Seventh graders become crime-scene sleuths |

Seventh graders become crime-scene sleuths

Taylor Eisenman, of the Record staff

As the seventh graders lined up for lunch at Ecker Hill International Middle School Thursday, an announcement rang out that an audio recording of the thief and the stolen ice cream cart had been discovered. For a brief moment the room was quiet.

As the recording played, school resource officer Corporal Ron Bridge was spotted chasing an anonymous person with an ice cream cart on the second floor. The students follow the action, some standing on their seats to see, while others ran around to get the best view of the chase.

Teachers manned the stairways to ensure that what happened during last year’s lunchroom sighting for the Crime Scene Investigation (CSI) unit didn’t happen again. "Last year the kids got up and ran and chased the police officer and almost caught him," seventh-grade English teacher Liz Thompson said.

Thompson, along with fellow seventh-grade English teacher Emily Sutherland, co-coordinated the CSI unit for the entire seventh-grade class. Four subjects science, math, English and Utah studies are participating with related lesson plans.

"Each subject went through the core [state curriculum] to figure out how to connect skills in the core to this unit," said Thompson, whose own students are studying the history of mystery novels, reading and discussing them and, once all their clues are gathered and their theories finalized, creating iMovies about "who done it" as in the TV show "Unsolved Mysteries."

She said showing how the information can connect across subjects is a part of the International Baccalaureate Middle Years Program’s focus, which is based on teaching by integrating content.

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"For a lot of kids, having those connections makes their learning much stronger," she said. "I can see the retention for kids is higher when we can integrate."

Sutherland added, "It helps them see that their teachers are on the same page, and it creates a bigger picture."

Sutherland is taking a journalistic approach for her students by having her students write news articles about the case. She said because she found a way to connect to the core early on, participating in the CSI unit really hasn’t taken up much more time than starting any other new unit.

What impresses Sutherland about the CSI unit is the newfound ambition students have. "They want the satisfaction of solving it, so this has been motivating them in the classroom to do things they might not otherwise care about," she said.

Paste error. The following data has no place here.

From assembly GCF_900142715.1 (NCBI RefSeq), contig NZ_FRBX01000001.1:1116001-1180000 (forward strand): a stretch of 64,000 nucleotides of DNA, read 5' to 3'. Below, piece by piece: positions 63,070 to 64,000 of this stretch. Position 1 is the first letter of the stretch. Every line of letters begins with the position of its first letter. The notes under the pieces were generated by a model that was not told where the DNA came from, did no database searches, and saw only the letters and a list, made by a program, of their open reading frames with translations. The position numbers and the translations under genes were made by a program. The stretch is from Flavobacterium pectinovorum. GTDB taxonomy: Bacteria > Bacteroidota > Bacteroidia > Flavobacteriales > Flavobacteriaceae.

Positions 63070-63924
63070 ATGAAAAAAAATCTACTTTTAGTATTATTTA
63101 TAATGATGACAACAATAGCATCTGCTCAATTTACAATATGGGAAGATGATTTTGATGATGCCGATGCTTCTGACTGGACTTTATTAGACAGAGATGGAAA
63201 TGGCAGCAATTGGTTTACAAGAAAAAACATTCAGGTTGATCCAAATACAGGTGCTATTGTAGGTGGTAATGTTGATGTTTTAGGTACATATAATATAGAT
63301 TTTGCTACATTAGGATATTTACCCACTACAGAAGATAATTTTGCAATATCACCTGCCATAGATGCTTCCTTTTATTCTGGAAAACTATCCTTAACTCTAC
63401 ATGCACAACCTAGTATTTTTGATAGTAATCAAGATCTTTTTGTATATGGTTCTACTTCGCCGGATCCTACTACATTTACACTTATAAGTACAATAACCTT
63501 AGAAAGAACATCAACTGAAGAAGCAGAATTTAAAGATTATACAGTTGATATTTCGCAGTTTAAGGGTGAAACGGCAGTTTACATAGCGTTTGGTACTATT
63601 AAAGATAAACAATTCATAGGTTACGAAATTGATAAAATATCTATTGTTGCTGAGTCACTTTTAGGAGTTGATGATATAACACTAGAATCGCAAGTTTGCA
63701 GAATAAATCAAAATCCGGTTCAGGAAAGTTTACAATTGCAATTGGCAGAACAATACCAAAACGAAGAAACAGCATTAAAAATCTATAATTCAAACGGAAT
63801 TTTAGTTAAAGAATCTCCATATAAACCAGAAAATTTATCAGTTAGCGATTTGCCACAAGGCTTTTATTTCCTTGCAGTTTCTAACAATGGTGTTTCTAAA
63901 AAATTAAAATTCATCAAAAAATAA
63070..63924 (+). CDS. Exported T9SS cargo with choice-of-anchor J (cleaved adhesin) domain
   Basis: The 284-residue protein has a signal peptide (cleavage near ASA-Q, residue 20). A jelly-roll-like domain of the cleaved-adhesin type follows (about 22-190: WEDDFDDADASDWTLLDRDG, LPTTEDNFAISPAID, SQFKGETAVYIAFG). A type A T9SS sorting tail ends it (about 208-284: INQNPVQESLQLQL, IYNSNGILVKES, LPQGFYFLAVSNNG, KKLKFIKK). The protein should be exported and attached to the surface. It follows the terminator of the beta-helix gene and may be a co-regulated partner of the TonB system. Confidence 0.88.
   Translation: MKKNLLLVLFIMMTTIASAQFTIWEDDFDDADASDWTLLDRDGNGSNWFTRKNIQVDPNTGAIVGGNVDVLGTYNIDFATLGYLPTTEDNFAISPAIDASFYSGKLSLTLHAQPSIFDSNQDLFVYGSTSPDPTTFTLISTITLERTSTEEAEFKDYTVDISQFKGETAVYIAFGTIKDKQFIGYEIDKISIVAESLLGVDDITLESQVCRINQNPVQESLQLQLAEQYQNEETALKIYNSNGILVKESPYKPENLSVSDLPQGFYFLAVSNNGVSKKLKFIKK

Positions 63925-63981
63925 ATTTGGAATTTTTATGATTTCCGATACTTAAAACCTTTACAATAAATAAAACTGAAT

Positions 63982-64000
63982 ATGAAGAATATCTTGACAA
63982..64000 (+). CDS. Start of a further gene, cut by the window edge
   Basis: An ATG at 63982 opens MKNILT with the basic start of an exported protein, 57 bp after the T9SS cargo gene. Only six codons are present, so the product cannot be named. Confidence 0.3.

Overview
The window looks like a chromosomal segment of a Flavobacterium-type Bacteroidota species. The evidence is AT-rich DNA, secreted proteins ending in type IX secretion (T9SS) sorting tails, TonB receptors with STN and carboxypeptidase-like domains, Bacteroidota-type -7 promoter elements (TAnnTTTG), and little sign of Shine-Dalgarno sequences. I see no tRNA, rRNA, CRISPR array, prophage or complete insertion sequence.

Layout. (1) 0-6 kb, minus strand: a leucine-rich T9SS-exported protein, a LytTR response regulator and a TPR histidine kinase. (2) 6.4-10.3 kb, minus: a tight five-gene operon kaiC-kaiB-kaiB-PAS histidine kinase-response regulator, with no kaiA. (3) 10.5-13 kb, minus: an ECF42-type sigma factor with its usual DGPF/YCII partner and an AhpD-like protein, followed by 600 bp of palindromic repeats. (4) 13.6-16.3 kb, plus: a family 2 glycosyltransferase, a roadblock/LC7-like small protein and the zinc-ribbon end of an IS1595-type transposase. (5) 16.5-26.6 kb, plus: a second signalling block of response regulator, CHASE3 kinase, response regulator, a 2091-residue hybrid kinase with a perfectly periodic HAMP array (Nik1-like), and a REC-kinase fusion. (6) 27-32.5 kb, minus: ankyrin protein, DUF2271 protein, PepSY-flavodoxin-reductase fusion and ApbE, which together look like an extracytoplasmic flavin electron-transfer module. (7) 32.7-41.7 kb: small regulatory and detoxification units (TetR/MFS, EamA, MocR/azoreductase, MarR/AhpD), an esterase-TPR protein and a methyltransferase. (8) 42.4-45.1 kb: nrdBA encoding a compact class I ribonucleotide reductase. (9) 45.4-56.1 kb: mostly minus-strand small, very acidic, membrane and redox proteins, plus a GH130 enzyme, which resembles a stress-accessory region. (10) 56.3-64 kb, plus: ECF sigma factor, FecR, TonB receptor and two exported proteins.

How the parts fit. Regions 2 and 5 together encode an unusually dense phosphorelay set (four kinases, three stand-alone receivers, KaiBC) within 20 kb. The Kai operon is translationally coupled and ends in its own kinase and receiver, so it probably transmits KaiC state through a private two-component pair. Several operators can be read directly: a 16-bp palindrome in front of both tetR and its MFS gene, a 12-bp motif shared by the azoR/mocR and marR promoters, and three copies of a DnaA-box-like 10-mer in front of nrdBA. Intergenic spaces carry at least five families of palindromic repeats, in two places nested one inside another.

Seventh-grade science teacher Marnie Moody agreed that by having a mystery to solve, the students are more engaged and interested, especially because it "brings real-world stuff into the classroom."

In Moody’s class, students are analyzing collected evidence to help solidify a suspect. They are identifying fingerprints, examining fibers, learning about chromatography and doing powder analysis.

Seventh-grader Harley Grinpas said the science experiments have been her favorite part of the unit so far. "It was very cool," she said. "It’s fun to look at it and draw conclusions, but it does suck that they stole the ice cream and not bananas or something like that."

Her classmate, Sierra Shearer, is also disappointed about the lack of ice cream, especially since she thinks she’s already solved the crime. "I’ve been getting the same people over and over, so, I think I’ve solved it, but there are still lots of things to do," she said.

The unit began Monday when students came back from their week-long break to discover a crime scene in the cafeteria. An emergency seventh-grade assembly was held where Bridge told the students the story of the stolen cart and who the suspects were.

Bridge said he is enjoying this role. "Interacting with the students is good," he said. "It shows them that I’m not just here to be the mean cop. It shows them that I am a normal person."

He added that he’s even had students come up to him asking why he hasn’t caught the robber yet.

The teachers and staff suspects are posted on school walls with mug shots. Thompson said they tried to pick people the kids would know in some way.

Besides real-life sightings like the one on Thursday, students get their clues from the announcements and the blog: . Thompson added that some clues are only posted in Spanish or French, and some clues are only posted online to encourage the students to check the blog,.

Using this deductive reasoning every day keeping the kids engaged and excited is one of the reasons Thompson said they decided not only to do the CSI unit again this year (last year was the first time they tried it), but to also include all seventh graders as opposed to half of the class.

"Part of middle school is core curriculum and mastery of content," Thompson said, "but getting kids excited and getting kids to think is really important too."

The seventh graders will continue collecting data, analyzing it and generating new theories about "who done it" in their classes until March 3. Thompson estimated that they’d find out which faculty member was guilty of stealing the ice cream cart by the week of March 17.